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Wisdom of the Ages


By Barbara Gordon - Posted on 26 October 2008

I was thinking about leaders today, and about how we decide which guys would make good elected officials. When you set aside platform, I think we all pretty much agree on what kinds of characteristics make for ideal leaders. In fact, it seems like the characters we value in our leaders today are probably the same ones that have been highly regarded throughout the ages. So, to test my theory I decided to go back. Way back. I pulled up the quotes of ancient sages King Solomon (tenth century, BCE) and Confucius (fifth century, BCE) to see if either one had any wisdom on the virtues required of leaders. This is what I found:

"For a lack of guidance a nation fails, but victory is won through many advisers." -- Solomon

One of the complaints many have had about the Bush administration is that he and Cheney have been sort of Lone Ranger executives. Sure they have advisers, and sometimes they even let the advisers advise, but rumor has it that the two of them listen politely before going ahead with whatever their plan was to begin with, regardless of any concerns raised. Colin Powell says he cautioned President Bush about the long-term implications and complications involved in invading Iraq. He says he did everything in his power to dissuade Bush from invading, but Bush insisted. Now, six years later, I think most of us wish Bush had heeded wise counsel. And indeed many of us now value a leader's willingness to accept counsel so much that we've watched both McCain and Obama closely to try to get a sense of how they interact with their campaign advisers.

"A ruler with discernment and knowledge maintains order." -- Solomon

Clearly we still value both discernment and knowledge. A majority of voters polled now say that Palin makes them less likely to trust McCain with the presidency. Why? Because they say that Palin lacks the requisite knowledge for the vice presidency, and the fact that she does makes them question McCain's discernment.

"If the people have no faith in their rulers, there is no standing for the state." -- Confucius

Trust is quite an issue in this election. After all, many Republicans trusted Bush to uphold Republican notions of limited government, only to have him extend executive privilege to its greatest extent ever. Many Democrats feel that Bush betrayed our trust by overstating Iraq's nuclear capabilities to justify his war. I remember during the primary how often I heard voters say they couldn't support Romney. Why? Well, they weren't sure exactly why, but they just didn't trust him. Now I hear many Obama supporters say the same of McCain, and many many McCain supporters say the same of Obama.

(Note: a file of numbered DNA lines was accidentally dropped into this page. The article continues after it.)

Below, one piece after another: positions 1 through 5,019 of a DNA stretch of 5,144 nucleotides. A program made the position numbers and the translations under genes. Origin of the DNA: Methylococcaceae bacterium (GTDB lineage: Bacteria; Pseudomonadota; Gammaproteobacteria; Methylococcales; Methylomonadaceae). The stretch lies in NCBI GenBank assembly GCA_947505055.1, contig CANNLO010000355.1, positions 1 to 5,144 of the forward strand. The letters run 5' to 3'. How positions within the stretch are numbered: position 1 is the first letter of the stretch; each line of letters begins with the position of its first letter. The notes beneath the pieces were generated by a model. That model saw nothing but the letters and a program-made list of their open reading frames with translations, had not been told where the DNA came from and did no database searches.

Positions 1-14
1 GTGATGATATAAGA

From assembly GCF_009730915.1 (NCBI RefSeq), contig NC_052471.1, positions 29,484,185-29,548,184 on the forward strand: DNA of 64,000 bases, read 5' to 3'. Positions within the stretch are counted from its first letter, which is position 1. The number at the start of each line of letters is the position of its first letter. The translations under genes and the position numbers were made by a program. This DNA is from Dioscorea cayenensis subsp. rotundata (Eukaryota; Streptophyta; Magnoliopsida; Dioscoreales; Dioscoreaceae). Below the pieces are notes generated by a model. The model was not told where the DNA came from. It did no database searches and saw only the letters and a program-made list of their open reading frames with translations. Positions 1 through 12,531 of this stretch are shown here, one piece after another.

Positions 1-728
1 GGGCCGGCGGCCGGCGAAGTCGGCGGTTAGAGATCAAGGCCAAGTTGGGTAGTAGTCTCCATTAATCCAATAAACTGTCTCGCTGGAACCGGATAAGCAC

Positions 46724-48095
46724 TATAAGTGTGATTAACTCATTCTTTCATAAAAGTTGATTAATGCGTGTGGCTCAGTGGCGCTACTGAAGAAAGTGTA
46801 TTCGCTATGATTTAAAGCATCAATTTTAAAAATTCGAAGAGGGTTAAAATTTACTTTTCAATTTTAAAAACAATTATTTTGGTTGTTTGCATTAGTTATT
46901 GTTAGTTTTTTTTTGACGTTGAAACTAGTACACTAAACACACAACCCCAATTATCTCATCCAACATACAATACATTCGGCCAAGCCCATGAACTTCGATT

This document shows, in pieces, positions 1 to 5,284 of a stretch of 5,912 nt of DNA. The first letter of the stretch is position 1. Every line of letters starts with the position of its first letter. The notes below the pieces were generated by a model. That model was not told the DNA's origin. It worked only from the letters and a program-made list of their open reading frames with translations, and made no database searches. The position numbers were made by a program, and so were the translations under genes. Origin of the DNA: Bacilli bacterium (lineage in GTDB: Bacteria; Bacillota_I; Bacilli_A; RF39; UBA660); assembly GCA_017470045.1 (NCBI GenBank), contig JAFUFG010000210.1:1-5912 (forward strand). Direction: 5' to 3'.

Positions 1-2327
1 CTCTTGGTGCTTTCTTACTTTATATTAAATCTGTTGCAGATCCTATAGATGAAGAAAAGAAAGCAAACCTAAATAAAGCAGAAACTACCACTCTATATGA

"If a prince's personal conduct is not correct, he may issue orders, but they will not be followed." -- Confucius

Boy are we ever obsessed with politicians and their personal lives. We've had a few too many politicians cheat on their wives, or fool around with underaged interns, or get caught with their pants down in a public restroom. Perhaps we shouldn't care, but we do. And Confucius's comment indicates that people always have.

Why don't we trust our leaders who make personal mistakes? Because we feel that those mistakes reflect on their integrity. And if an official has no personal integrity, why would we think he'd have any integrity in office? This is why we see the obsession with the personal lives of McCain and Obama. Did you hear about McCain's first wife? What about Obama's friends? Has McCain had an affair? Which church does Obama attend, anyway? We talk about these things in part just because we like to gossip; but also because, just as Confucius's contemporaries did, we simply expect our leaders to have their private lives in order.

"The art of governing is to ... practice government affairs with undeviating consistency." -- Confucius